Every D.C. police officer will receive new training on what to do if they see another officer breaking the law, violating policy or simply making a situation worse.
In 38 states, 179 agencies have certified more than 100,000 officers in Active Bystandership in Law Enforcement (ABLE).
The training is meant to empower officers to step in when they see misconduct by another officer, including superiors.
Metropolitan Police Chief Robert Contee ordered every D.C. police officer receive the eight-hour training class. So far, about 1,400 of the department’s 3,500 officers have taken the training.
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It comes as a result of the murder of George Floyd by a police officer.
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“We all saw a man killed in the street when other officers looked on,” D.C. Mayor Muriel Bowser said. “We have to learn, we have to stop, we have to pause we have to learn from that.”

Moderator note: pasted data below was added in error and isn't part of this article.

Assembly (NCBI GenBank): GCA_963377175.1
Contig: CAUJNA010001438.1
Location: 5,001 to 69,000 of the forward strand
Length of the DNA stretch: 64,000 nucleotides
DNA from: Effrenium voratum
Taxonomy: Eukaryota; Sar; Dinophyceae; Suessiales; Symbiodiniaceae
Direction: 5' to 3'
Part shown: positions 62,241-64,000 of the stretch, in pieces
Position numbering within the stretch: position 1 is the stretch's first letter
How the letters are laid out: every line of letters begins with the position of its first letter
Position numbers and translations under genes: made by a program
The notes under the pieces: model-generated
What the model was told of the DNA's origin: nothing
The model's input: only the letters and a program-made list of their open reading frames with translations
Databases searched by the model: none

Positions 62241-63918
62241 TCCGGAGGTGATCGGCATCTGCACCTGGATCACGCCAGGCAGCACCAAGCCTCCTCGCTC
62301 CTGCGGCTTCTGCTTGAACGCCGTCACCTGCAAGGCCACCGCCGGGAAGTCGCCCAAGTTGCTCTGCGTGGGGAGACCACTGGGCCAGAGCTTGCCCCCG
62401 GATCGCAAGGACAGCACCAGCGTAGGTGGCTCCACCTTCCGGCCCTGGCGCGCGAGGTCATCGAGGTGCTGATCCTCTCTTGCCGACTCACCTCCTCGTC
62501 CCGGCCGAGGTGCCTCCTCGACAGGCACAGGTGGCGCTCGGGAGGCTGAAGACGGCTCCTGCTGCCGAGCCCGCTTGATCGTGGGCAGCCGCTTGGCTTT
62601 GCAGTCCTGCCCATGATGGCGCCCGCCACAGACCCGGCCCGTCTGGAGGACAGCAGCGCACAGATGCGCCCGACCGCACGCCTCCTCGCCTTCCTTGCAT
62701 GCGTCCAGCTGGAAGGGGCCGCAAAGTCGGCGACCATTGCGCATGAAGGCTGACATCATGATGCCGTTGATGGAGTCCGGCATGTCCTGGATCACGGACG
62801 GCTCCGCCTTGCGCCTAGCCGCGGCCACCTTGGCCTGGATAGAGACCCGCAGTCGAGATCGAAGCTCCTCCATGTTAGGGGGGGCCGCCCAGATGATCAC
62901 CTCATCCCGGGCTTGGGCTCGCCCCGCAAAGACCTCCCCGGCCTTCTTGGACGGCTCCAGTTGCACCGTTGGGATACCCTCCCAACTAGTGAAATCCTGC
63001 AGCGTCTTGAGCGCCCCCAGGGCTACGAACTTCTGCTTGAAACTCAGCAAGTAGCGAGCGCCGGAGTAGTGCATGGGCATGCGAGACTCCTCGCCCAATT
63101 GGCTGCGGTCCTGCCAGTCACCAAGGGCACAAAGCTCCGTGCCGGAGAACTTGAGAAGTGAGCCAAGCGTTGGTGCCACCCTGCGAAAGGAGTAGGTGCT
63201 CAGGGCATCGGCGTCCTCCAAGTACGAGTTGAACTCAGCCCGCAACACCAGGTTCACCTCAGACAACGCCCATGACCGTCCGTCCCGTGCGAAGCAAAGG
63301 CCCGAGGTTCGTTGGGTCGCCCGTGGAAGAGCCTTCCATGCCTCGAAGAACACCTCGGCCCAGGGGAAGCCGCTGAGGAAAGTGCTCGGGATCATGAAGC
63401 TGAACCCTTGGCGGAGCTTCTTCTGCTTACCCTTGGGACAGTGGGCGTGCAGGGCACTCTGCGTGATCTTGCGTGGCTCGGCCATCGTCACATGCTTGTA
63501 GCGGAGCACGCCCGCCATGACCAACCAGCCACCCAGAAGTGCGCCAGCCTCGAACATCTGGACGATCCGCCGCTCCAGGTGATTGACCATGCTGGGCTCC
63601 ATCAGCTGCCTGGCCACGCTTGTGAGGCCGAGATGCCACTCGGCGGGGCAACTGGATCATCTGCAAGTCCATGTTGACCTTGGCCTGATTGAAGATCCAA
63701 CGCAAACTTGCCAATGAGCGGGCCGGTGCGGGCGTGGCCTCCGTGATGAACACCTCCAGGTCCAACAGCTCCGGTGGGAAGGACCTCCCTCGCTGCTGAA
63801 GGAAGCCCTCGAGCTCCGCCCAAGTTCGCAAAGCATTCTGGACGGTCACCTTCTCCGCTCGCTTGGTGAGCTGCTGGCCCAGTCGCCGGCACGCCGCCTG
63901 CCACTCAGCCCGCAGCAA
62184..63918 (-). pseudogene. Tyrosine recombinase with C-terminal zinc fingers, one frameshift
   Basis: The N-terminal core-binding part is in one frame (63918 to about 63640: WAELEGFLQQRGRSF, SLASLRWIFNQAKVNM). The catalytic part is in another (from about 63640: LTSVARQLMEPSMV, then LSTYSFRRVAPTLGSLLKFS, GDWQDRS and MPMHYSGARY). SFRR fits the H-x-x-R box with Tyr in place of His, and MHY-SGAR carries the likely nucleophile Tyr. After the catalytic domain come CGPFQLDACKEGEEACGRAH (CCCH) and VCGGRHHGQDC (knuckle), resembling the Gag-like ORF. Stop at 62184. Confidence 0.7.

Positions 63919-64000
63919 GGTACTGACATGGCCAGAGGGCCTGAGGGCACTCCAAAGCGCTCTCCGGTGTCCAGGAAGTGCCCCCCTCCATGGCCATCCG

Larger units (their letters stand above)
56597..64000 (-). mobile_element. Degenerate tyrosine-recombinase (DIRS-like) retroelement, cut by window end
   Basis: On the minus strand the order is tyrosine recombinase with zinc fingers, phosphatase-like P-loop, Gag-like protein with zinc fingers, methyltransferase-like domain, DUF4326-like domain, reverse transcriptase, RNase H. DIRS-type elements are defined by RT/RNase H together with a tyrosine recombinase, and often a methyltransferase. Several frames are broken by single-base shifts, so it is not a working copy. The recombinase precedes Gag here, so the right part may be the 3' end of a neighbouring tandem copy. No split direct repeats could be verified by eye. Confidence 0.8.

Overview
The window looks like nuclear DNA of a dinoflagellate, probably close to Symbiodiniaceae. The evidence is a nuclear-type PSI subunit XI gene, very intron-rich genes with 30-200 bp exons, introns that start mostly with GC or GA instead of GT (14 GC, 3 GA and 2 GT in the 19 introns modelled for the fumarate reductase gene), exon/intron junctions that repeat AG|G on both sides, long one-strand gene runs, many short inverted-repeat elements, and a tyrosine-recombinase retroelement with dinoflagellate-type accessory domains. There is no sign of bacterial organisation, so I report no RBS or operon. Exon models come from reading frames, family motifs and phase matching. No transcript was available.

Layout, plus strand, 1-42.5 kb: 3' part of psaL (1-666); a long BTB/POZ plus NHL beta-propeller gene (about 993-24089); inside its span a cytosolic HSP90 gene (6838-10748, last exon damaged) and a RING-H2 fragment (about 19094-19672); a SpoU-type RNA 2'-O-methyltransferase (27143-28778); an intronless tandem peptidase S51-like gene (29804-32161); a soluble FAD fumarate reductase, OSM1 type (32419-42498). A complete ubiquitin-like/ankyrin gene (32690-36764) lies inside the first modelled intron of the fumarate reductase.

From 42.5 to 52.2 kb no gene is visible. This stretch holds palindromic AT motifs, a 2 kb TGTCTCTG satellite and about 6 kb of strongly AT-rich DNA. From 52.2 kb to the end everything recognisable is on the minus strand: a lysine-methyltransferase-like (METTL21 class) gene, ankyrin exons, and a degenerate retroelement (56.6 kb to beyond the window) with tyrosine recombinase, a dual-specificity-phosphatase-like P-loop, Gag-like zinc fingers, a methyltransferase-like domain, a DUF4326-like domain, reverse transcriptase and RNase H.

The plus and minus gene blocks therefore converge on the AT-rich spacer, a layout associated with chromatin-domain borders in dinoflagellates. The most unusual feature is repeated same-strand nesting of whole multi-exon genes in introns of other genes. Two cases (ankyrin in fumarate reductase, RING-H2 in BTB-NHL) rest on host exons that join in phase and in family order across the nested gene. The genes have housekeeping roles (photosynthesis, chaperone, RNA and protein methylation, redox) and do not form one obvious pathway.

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Contee hopes the training will help build back the trust of the community that may have been lost.
“We respond to over 700,000 calls a year for service,” he said. “And most of those are great interactions, but it only takes one negative interaction to impact what this police department invests in the community day in and day out really to erode that trust.”